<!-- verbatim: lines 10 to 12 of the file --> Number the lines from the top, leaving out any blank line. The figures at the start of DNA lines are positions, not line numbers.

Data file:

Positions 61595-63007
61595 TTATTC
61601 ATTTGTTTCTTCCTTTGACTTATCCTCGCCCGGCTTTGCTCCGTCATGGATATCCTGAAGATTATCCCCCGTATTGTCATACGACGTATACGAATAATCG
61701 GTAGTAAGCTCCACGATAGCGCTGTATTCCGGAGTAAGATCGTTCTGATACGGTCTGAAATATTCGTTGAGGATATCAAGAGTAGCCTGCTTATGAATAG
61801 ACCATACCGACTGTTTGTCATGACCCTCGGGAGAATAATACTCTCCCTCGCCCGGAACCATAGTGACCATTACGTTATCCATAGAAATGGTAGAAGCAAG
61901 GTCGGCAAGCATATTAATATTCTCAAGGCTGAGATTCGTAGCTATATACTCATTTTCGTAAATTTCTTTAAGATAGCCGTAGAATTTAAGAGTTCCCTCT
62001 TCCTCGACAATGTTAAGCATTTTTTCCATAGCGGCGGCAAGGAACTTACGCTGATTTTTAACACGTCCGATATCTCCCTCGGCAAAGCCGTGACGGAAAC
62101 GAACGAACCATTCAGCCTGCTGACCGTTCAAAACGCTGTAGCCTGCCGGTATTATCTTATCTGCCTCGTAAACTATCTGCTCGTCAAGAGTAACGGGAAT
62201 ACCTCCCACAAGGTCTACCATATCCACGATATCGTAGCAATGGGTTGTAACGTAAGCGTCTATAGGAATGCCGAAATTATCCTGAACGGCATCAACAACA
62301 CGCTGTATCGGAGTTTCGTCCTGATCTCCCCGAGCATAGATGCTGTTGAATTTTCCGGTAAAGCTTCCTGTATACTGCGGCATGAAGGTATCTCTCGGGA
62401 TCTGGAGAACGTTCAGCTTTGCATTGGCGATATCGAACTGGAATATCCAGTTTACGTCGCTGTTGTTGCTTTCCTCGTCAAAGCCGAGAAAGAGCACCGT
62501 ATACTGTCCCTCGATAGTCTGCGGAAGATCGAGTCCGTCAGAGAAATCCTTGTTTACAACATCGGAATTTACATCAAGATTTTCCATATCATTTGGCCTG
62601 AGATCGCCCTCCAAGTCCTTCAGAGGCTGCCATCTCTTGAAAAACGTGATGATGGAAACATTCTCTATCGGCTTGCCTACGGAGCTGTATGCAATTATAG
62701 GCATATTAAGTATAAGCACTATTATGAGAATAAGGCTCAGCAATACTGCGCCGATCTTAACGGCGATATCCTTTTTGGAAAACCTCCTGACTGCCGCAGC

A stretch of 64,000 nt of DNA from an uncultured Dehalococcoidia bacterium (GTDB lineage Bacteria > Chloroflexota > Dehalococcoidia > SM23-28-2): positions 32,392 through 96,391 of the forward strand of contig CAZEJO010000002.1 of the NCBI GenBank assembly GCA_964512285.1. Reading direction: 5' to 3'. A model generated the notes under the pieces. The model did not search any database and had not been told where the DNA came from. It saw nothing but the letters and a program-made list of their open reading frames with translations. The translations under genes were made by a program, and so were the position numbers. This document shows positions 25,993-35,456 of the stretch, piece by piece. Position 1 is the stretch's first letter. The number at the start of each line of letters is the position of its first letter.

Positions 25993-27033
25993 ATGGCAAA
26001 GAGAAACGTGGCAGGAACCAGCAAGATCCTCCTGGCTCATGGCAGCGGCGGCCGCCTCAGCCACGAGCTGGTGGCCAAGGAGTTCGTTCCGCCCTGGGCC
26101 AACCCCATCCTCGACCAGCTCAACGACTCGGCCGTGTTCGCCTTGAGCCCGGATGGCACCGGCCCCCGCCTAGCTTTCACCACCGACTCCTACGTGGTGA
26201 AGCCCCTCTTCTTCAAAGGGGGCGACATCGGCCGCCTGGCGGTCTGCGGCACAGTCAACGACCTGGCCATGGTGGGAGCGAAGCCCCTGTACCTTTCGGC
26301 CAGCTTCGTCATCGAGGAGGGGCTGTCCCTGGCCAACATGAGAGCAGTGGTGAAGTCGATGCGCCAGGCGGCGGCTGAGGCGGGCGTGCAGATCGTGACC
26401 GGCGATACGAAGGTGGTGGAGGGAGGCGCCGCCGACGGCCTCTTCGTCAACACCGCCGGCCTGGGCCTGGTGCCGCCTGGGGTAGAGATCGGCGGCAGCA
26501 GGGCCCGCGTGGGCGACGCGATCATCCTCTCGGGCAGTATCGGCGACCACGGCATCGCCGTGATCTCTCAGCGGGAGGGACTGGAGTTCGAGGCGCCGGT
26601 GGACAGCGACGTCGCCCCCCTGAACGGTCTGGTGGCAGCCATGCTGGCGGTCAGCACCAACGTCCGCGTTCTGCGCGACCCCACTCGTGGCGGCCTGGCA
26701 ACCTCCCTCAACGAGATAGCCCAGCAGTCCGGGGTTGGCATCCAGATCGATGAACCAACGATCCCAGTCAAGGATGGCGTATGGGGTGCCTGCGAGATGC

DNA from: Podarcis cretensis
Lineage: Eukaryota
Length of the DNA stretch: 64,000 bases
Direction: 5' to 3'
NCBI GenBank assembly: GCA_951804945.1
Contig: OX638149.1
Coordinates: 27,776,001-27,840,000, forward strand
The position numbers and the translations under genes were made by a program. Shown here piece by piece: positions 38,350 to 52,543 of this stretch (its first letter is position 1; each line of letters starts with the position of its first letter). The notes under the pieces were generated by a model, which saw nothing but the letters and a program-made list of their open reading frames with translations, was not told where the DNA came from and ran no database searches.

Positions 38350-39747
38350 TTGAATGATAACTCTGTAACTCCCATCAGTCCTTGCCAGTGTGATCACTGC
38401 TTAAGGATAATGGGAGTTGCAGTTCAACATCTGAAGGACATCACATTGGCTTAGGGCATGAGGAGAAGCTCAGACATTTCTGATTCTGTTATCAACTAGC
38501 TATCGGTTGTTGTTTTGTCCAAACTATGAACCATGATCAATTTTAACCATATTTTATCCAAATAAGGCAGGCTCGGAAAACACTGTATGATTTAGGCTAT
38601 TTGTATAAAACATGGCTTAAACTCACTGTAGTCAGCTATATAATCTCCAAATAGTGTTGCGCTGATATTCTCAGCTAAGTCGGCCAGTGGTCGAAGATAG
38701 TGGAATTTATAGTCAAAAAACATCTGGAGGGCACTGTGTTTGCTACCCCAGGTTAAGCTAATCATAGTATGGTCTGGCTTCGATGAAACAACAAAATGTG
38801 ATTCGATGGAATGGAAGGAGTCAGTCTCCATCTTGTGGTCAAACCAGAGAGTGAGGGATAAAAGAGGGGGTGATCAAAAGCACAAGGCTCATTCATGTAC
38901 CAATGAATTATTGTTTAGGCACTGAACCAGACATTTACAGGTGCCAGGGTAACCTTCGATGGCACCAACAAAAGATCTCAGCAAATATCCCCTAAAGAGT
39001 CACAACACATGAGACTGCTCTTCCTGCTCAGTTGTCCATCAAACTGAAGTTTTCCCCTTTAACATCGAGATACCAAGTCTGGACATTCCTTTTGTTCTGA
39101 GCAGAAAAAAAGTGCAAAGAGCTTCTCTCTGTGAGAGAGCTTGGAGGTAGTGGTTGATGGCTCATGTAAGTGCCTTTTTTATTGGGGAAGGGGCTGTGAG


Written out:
62301 CGCTGTATCGGAGTTTCGTCCTGATCTCCCCGAGCATAGATGCTGTTGAATTTTCCGGTAAAGCTTCCTGTATACTGCGGCATGAAGGTATCTCTCGGGA
62401 TCTGGAGAACGTTCAGCTTTGCATTGGCGATATCGAACTGGAATATCCAGTTTACGTCGCTGTTGTTGCTTTCCTCGTCAAAGCCGAGAAAGAGCACCGT
62501 ATACTGTCCCTCGATAGTCTGCGGAAGATCGAGTCCGTCAGAGAAATCCTTGTTTACAACATCGGAATTTACATCAAGATTTTCCATATCATTTGGCCTG